Federal workers went without their paychecks Friday, as Trump's shutdown of the U.S. government continues for 21 days and counting. With no end in sight, concerns are rising that dozens of U.S. government websites have become insecure or completely unreachable, as their transport layer security (TLS) certificates expire.
A Thursday report from Netcraft estimates that the .gov websites are using 80 or more expired TLS certificates.
Sites like NASA, the U.S. Department of Justice, and the Court of Appeals are affected.
Funding to renew the certificates is on hold while the shutdown continues.
Any of the government websites with an expired cert becomes newly vulnerable to any number of internet-based assaults, including man-in the-middle (MITM) attacks that enable third-party bad guys to intercept what passes between an internet user and a web application on the affected site. Bad guys can eavesdrop on traffic, assume the identity of the government website, and siphon off data input by the user.
What kind of data? Maybe your name, your social security or tax ID number, a whole lot of people are going to be poking around on IRS dot gov this month. This could get bad.
With around 400,000 federal employees currently furloughed, more than 80 TLS certificates used by .gov websites have so far expired without being renewed. To compound the situation, some of these abandoned websites can no longer be accessed due to strict security measures that were implemented long before the shutdown started.
One such example is https://ows2.usdoj.gov, a U.S. Department of Justice website which uses a certificate that expired in the week leading up the shutdown. The certificate has been signed by a trusted certificate authority, GoDaddy, but it has not been renewed since it expired on 17 December 2018.
In a twist of fate, the usdoj.gov domain — and all of its subdomains — are included in Chromium's HSTS preload list.
This is a prudent security measure which forces modern browsers to only use secure, encrypted protocols when accessing the U.S. DoJ websites; however, it will also prevent users from visiting the HTTPS sites when an expired certificate is encountered. In these cases, modern browsers like Google Chrome and Mozilla Firefox deliberately hide the advanced option that would let the user bypass the warning and continue through to the site.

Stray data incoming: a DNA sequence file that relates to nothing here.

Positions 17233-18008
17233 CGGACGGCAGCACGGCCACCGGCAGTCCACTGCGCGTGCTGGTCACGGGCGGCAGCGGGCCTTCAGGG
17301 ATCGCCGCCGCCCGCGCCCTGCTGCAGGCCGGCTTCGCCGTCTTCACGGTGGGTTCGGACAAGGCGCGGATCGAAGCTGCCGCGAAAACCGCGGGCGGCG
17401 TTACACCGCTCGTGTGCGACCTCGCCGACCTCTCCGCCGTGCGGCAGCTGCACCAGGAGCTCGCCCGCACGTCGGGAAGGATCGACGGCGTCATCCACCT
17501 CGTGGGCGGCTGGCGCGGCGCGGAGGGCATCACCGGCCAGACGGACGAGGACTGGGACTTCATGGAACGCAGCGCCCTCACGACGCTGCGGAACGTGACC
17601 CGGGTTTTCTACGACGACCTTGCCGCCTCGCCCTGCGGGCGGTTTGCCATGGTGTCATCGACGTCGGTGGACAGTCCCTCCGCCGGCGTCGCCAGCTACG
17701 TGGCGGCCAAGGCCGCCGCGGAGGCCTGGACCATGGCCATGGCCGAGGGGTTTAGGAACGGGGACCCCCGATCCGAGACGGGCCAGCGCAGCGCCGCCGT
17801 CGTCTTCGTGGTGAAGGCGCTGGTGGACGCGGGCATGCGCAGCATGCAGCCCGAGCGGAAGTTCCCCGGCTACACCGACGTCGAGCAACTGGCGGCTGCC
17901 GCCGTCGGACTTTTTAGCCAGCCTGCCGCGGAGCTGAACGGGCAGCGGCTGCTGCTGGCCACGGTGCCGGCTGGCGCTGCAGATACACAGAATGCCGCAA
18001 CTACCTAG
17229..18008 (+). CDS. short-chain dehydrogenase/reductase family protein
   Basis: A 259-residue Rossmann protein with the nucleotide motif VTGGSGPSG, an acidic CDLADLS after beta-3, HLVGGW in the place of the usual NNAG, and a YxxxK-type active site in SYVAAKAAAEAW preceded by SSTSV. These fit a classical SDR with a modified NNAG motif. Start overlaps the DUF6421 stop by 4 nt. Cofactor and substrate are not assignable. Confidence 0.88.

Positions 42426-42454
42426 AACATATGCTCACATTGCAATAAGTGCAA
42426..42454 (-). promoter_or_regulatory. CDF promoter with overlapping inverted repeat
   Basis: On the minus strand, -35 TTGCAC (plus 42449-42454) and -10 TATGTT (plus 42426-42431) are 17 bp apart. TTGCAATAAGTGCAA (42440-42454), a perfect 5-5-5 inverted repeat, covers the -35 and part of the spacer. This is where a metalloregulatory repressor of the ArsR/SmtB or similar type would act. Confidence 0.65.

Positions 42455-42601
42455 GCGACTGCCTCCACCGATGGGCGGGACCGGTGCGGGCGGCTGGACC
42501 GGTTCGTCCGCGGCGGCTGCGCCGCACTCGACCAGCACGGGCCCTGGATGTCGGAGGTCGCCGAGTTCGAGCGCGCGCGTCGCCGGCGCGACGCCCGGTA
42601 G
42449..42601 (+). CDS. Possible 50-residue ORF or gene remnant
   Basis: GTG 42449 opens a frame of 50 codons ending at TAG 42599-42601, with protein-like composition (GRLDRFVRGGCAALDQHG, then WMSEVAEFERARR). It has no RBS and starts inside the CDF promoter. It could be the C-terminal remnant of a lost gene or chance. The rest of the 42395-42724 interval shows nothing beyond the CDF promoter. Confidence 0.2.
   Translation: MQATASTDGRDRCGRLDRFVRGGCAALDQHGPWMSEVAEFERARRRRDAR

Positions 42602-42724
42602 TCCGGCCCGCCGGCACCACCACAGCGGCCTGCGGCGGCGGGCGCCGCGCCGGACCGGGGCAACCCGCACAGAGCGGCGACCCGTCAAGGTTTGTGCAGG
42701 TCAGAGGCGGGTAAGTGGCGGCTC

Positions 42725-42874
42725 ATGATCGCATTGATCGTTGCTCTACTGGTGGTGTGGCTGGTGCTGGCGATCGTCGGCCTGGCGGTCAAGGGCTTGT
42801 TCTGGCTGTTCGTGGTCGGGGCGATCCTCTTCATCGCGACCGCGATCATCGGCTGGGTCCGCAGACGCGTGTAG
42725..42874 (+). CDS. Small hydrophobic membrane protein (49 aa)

While this behaviour is bound to frustrate some users, in this case, security is arguably better than usability when you can't have both. If users were to ignore such warnings, they would be vulnerable to the type of man-in-the-middle attacks that TLS certificates were intended to combat.
Security before accessibility. But it sure would be nice to have both again.
"With Donald Trump seemingly unwilling to compromise on his demands for a wall along the border with Mexico, and Democrats refusing to approve a budget containing $5.7B for the wall, the hundreds of thousands of unpaid federal employees might not be the only ones hurting," said Netcraft. "As more and more certificates used by government websites inevitably expire over the following days, weeks — or maybe even months — there could be some realistic opportunities to undermine the security of all U.S. citizens."
IMAGE: The DigiCert certificate used by this U.S. Court of Appeals website expired on 5 January 2019 and has not yet been renewed. The site provides links to a document filing system and PACER (Public Access to Court Electronic Records).